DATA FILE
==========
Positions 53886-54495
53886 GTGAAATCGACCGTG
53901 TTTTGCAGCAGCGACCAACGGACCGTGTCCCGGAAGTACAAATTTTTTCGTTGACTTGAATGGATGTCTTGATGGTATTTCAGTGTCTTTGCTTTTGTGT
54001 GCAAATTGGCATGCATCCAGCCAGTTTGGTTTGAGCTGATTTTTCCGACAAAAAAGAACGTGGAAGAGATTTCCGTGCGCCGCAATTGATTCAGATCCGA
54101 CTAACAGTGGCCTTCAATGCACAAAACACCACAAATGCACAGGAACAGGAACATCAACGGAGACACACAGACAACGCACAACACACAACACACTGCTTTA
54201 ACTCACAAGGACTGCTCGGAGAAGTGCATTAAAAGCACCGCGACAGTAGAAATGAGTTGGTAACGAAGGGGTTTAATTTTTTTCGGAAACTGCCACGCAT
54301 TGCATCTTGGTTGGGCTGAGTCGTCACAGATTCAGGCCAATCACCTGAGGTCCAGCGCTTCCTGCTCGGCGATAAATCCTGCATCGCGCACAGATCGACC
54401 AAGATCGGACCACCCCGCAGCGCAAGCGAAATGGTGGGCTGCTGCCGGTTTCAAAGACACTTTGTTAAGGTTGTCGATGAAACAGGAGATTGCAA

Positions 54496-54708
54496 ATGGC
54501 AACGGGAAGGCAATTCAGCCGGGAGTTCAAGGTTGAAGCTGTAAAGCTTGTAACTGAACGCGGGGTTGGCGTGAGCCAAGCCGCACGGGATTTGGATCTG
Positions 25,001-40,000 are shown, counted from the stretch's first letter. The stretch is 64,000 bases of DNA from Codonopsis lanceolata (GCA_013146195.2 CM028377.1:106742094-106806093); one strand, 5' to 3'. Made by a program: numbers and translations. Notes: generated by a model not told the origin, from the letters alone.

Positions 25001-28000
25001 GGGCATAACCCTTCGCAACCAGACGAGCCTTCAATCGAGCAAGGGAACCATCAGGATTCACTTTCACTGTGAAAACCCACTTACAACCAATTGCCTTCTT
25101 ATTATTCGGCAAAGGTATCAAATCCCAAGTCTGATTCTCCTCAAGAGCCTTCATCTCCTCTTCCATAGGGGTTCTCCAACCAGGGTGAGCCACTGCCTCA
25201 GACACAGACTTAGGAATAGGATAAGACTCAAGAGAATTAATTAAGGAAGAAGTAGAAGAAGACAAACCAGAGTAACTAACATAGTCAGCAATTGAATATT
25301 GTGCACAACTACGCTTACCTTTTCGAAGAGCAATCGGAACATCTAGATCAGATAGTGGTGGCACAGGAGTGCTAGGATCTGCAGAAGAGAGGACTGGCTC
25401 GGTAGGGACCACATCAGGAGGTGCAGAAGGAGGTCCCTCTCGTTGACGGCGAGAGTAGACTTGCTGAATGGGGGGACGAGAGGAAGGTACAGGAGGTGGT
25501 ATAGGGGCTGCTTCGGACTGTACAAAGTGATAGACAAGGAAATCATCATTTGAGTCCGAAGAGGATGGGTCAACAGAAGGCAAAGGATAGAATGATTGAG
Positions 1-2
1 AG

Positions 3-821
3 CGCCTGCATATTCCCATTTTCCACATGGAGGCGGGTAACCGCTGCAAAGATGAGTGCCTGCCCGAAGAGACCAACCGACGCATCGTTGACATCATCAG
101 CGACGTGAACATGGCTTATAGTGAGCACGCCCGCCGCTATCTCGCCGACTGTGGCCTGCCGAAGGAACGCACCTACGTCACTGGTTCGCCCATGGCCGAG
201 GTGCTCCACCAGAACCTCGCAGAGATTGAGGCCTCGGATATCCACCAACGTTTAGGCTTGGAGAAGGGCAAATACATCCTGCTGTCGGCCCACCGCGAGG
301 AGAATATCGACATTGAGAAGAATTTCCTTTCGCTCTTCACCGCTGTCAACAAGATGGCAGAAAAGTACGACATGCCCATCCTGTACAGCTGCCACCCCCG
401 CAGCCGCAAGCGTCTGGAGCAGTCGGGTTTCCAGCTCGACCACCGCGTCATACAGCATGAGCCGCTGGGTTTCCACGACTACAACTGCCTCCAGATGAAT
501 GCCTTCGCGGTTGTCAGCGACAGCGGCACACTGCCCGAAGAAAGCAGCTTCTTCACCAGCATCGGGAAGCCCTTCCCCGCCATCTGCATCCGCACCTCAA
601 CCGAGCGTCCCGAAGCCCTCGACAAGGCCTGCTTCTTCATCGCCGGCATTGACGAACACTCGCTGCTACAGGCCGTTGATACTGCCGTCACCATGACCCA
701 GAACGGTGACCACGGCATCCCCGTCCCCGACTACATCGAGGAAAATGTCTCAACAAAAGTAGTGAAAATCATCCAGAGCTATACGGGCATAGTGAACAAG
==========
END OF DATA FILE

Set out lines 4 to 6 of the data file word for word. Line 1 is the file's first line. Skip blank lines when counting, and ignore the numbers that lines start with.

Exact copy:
54001 GCAAATTGGCATGCATCCAGCCAGTTTGGTTTGAGCTGATTTTTCCGACAAAAAAGAACGTGGAAGAGATTTCCGTGCGCCGCAATTGATTCAGATCCGA
54101 CTAACAGTGGCCTTCAATGCACAAAACACCACAAATGCACAGGAACAGGAACATCAACGGAGACACACAGACAACGCACAACACACAACACACTGCTTTA
54201 ACTCACAAGGACTGCTCGGAGAAGTGCATTAAAAGCACCGCGACAGTAGAAATGAGTTGGTAACGAAGGGGTTTAATTTTTTTCGGAAACTGCCACGCAT